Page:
How your service department can improve the trade-in process


The vehicle trade-in process has evolved a lot over time. One of the biggest changes is that there used to be a lot more room for error.  In the past, an under-informed buyer was more likely to fall for a low-ball figure, and if reconditioning got too high, there was usually a sucker who would pay more than the car is worth to help bail you out.

Now, with easy access to dealer inventories and pricing online, it is a lot harder to find these price gaps. The buying public is much better informed about the true value of their vehicle.

So in spite of tougher profits and less flexibility, where can you get an advantage over the competition when it comes to trade vehicles? An unexpected place to start would be your service department.

Service Appointments as Sales Opportunities

It’s called equity mining, and according to Lee Harkins, president of M5 Management Services, Inc, a dealership consultancy in Pelham, Ala., equity mining in the service drive is a great idea.

Think about it. You know more about vehicles that have been serviced in your drive than vehicles you’ve never seen before. Plus, buyers are in a position where they will be spending money on a repair. Why not ask if they’d be willing to put that repair bill toward a new vehicle?

Of course, this has to be a soft-sale approach. Service departments are already struggling with customer retention, but there are some strategies out there that are working well.

One example is Bill McDaniels’ six dealerships in South Carolina, When customers enter the service lane, a service advisor greets them, walks around their vehicle, reviews the work to be done, and shows them to the waiting area.

In the waiting area, the “concierge service” (salesperson) offers a bottle of water, presents a business card and discusses the customer’s transportation needs. The salesperson checks back in 15 minutes to see whether the guest needs anything, while casually asking: “If we could get you into a new car for what you’re paying now, would you be interested?”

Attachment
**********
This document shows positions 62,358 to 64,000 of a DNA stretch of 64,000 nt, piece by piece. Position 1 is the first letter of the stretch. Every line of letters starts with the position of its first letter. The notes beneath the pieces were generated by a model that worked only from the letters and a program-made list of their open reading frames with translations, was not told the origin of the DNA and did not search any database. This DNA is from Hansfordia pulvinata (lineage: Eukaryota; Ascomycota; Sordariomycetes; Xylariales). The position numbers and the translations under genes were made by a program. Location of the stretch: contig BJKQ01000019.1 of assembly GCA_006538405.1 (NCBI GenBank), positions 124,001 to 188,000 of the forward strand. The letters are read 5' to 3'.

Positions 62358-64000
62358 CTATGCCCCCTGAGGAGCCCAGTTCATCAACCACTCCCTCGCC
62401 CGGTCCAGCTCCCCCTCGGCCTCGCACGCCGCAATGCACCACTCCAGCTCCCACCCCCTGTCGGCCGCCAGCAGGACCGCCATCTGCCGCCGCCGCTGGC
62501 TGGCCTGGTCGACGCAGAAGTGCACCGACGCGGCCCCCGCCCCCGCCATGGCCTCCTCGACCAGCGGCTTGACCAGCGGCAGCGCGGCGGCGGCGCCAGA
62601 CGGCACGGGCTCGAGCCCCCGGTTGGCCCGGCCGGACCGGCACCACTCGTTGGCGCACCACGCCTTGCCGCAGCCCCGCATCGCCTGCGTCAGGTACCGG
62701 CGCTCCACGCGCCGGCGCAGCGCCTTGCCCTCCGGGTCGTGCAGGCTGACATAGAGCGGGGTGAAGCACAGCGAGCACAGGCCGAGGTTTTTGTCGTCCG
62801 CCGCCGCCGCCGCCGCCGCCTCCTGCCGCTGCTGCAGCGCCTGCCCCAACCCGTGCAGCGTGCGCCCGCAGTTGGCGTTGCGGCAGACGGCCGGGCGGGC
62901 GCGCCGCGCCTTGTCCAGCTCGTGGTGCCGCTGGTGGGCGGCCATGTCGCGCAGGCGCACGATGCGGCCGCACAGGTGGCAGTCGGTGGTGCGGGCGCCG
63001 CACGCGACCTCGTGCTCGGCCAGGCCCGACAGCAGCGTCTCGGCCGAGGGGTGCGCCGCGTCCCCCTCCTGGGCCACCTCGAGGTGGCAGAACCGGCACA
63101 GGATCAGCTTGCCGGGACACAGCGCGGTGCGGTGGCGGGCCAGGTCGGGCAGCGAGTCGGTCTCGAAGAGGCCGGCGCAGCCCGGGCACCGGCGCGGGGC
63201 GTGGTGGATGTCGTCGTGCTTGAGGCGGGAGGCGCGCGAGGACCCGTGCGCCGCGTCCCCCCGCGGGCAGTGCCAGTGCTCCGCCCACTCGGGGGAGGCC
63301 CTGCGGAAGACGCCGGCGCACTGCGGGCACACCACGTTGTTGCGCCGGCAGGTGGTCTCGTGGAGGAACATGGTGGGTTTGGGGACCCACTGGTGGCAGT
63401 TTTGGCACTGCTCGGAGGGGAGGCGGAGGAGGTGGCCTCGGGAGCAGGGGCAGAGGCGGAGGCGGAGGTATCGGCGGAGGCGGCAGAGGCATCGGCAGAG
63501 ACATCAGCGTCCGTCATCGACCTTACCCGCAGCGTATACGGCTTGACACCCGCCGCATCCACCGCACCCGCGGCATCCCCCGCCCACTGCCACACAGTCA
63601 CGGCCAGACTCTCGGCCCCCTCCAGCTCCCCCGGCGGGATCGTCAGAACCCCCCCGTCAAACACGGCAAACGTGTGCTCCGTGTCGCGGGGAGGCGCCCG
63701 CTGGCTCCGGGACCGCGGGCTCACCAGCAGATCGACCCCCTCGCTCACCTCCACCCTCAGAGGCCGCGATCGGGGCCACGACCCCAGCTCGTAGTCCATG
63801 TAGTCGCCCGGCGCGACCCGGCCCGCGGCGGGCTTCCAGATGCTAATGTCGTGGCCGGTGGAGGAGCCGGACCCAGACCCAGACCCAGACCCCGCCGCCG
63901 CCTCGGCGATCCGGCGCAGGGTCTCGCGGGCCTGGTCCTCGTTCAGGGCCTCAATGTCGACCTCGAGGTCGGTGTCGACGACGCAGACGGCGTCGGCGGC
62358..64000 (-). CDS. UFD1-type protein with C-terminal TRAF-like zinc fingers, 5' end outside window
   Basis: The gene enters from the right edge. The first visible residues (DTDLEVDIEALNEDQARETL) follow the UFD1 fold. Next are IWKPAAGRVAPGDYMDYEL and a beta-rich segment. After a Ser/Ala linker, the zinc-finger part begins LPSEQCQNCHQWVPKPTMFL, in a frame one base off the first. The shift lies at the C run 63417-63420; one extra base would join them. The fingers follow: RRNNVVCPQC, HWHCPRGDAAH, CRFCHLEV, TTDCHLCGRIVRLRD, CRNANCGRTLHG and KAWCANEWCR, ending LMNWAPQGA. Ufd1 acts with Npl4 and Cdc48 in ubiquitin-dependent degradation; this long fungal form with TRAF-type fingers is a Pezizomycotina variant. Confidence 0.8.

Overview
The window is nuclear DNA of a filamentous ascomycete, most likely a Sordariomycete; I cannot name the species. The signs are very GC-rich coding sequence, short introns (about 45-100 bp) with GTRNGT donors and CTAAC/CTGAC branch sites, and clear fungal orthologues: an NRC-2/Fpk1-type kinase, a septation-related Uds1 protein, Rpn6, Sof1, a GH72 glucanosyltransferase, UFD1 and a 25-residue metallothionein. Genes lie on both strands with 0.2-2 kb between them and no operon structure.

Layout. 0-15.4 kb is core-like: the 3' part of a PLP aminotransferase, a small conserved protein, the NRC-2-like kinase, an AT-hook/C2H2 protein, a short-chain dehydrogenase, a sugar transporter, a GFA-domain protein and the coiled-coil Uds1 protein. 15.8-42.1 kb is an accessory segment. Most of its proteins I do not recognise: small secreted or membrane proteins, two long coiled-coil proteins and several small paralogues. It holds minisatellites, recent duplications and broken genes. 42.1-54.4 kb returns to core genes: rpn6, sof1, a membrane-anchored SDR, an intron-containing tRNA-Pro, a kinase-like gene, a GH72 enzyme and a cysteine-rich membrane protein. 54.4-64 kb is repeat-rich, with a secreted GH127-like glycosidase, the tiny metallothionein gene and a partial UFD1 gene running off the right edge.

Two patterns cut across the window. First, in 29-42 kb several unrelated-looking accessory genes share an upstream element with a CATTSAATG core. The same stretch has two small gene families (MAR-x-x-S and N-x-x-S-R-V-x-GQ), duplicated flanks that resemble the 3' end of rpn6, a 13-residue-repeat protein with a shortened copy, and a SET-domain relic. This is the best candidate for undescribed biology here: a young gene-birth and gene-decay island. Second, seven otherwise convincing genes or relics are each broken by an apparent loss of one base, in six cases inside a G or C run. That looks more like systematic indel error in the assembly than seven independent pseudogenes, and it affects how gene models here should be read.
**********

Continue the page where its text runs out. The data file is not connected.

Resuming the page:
“It’s a very soft approach,” says McDaniels, owner of McDaniels Auto Group in South Carolina. “We don’t want [customers] to get out of the car and start pouncing.”

At Ray Catena Lexus in Freehold, N.J., a porter scans the vehicle identification numbers of customers entering the service drive. The porter prints out each vehicle’s estimated trade-in value, and hands that information to the service advisor, who passes it along to the customer.

“We tell them, this is a rough idea of what your vehicle would be worth if you have any interest in trading it in,” service manager Eric Cohen says.

Cohen adds that he likes the instant valuation. “I don’t have to pull my sales manager away from another deal [to appraise the vehicle].”

Higher Trade Values for Customers

Another way your service department can help with the trade-in process is through inspections during the evaluation process. When you know more about a vehicle, it is easier to step-up on the trade value.

As with the example above, you can incorporate your service department into the trade evaluation process by having a technician on hand, whose job it is to perform quick inspections of trade vehicles.

Incorporating your service department into the trade-in process can serve many purposes, not the least of which is introducing your new customer to the service department. It can also allow you to have more confidence in raising the bid price on a trade vehicle.

Reduce Risks through Better Inspections

Better inspections in your service drive can also work to mitigate your wholesale loss numbers by catching problems before the deal is done. Better inspections and better reconditioning, can also have a huge impact on buyer satisfaction, once you’ve sold the trade and sent it down the road.

Did you enjoy this article from Ken Strong? Read other articles from him here.

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